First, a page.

Well attended, lousy room; common focus, many tangents; informative start, weak ending

60 executives from business, government, and federal regulatory agencies – but NO GSEs, gathered, 2 June 2010, in the second story , acoustically challenged, stuffy Athenian Ballroom of a 100 year old downtown Elkhart, Indiana, building . They’d flown in the night before from as far afield as Colorado, Washington, DC. and Florida. Better the next meeting (None was announced, or even hinted at, hence an indication of interest and effectiveness right there!) be held at the RV/MH Heritage Foundation’s mall of Fame, museum and library facility (also) in Elkhart, Indiana.
Originally described as a Manufactured Housing Finance Roundtable, by the time we arrived, it’d been relabeled a Manufactured Housing Summit. Small difference perhaps, but predictive of how difficult it was to keep everyone on point (MHFinance), with so many disparate aspects to and of the subject. And Yes, there was an agenda; but once the group got past Welcome & Introductions (Really weren’t many, just the meeting hosts. Maybe next time they’ll go ‘round the room’, to facilitate networking and participation), and Manufactured Housing Institute’s excellent ‘State of the MHIndustry’ Power Point presentation, the remainder of the morning was a round robin discussion of real estate and personal property -secured lending, as they pertained to manufactured housing.*1
What transpired at this morning meeting? Well, as to substance, I’m going to leave that to folk who garnered the most attention, by design, at this roundtable/summit: Federal Housing Commissioner David H. Stevens, and MHI representatives Dick Ernst and Thayer Long. Just about everyone in the room seemed to have a hobby horse interest to ride – if they even deigned to share their thoughts. Many didn’t. Will tell you this; I was as pleasantly surprised at MHI’s Thayer Long’s passionate remarks challenging an FHFA representative about their ‘chattelless’ Duty to Serve stance; as I was disappointed at MHARR’s Danny Ghorbani’s lukewarm commentary from time to time.*2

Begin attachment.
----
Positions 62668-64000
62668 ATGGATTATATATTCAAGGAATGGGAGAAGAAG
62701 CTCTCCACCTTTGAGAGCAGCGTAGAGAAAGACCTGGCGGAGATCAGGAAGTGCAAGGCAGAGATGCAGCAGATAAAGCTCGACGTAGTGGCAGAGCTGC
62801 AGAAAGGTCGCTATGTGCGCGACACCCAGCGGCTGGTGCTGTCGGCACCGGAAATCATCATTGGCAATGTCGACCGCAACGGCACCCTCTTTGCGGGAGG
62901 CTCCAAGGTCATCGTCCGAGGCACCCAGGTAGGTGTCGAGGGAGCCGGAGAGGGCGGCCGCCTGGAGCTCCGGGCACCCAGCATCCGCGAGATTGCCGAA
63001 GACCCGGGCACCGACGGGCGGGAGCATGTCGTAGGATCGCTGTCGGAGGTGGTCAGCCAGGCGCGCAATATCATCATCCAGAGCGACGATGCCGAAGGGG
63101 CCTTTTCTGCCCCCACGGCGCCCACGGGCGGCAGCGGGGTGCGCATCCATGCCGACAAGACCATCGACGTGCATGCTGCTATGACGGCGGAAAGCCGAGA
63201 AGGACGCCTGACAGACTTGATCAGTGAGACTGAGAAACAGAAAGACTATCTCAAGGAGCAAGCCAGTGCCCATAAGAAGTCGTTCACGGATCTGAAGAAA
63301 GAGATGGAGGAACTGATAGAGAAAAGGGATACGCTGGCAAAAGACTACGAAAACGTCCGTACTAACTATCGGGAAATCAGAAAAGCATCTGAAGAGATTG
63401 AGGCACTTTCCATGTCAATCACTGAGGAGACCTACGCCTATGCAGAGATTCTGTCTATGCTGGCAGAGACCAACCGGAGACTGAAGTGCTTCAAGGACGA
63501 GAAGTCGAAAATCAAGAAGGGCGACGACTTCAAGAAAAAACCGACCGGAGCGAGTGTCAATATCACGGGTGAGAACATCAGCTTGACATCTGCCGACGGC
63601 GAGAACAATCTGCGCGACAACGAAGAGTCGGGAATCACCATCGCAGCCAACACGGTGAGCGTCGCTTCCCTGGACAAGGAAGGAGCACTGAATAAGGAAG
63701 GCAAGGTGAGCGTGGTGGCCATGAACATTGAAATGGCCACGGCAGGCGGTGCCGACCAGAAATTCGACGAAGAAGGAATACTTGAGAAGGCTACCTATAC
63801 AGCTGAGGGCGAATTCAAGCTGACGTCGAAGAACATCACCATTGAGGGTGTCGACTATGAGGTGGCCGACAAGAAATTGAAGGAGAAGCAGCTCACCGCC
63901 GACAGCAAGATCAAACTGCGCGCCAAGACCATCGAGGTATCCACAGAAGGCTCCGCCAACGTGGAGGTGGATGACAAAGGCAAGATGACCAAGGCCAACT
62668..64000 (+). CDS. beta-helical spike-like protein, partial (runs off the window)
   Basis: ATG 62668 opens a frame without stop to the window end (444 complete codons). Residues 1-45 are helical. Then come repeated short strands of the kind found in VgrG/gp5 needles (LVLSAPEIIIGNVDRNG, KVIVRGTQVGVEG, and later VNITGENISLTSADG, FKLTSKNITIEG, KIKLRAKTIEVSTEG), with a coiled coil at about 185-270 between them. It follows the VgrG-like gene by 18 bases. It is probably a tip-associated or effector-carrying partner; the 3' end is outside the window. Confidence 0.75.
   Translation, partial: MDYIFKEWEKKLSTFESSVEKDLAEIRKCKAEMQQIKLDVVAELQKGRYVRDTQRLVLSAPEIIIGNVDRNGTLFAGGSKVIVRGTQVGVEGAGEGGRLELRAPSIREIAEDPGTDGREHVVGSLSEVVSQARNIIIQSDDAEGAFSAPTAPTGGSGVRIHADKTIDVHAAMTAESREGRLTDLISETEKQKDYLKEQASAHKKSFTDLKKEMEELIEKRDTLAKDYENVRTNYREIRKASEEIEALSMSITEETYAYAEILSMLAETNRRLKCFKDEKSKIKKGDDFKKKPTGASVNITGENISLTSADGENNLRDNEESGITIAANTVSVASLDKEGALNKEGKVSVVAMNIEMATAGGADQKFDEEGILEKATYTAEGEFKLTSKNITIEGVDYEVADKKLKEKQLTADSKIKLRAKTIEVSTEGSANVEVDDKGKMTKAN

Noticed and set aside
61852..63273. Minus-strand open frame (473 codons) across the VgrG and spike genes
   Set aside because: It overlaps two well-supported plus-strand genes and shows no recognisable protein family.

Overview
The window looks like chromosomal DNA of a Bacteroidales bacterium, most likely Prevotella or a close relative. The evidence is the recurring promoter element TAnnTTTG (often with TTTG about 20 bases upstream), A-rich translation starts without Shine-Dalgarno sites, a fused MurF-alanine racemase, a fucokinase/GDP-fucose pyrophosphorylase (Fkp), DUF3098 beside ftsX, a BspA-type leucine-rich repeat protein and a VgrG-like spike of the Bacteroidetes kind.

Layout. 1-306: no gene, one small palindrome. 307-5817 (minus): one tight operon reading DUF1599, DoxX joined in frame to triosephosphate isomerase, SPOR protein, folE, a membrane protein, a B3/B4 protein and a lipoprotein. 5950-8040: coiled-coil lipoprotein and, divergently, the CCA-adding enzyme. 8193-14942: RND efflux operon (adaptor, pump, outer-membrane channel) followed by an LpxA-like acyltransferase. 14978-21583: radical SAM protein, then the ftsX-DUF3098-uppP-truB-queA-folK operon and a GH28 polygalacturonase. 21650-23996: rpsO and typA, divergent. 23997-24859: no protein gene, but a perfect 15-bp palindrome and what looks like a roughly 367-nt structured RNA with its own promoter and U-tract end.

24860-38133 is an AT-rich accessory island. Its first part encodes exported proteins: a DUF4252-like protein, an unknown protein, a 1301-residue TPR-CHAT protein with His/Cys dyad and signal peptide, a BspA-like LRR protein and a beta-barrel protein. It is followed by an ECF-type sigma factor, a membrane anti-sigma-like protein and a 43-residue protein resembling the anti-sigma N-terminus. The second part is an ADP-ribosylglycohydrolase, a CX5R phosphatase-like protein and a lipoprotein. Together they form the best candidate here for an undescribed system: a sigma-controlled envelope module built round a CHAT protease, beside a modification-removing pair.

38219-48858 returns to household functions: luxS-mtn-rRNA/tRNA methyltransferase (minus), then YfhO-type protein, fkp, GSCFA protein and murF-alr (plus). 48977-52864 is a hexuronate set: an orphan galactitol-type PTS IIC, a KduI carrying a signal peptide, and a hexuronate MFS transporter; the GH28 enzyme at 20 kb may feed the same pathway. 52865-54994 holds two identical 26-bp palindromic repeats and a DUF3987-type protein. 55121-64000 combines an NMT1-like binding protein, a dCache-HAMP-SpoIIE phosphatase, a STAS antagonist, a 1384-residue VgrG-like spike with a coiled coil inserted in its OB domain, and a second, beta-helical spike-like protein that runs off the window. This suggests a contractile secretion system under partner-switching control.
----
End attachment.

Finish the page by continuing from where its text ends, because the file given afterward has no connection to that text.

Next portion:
What I will share, are some general pro & con observations recorded during the 2 ½ hour meeting.
An eight page, undated (presumably 2 June 2010) memorandum was distributed at the summit/roundtable, re: ‘Title I Manufactured Home Loan Program Clarification and Guidance.’ This was well received, and, hopefully, is a precursor of improved chattel finance conditions for the MHIndustry once Ginnie Mae puts their ‘chop’ on it. Want a copy? Contact Danny, Thayer, or me.
In my opinion, the best – but – dismal summary of MHIndustry’s present day malaise was offered by Larry Keener, president & CEO of Palm Harbor Homes. He described how the affordable nature of HUD Code manufactured housing has been destroyed by cost of capital (i.e. 3 basis point differential between personal property and real estate – secured loans), and, present day competition with ‘short sales’ occurring throughout the site – built resale housing market nationwide. His bottom line? The manufactured housing industry sorely needs ‘a level playing field’ to survive!
Mr. Keener’s apt observations highlighted two additional factors; one repeated over and over at the event – but never with any definition or quantification; and another, while brought up twice, was all but ignored.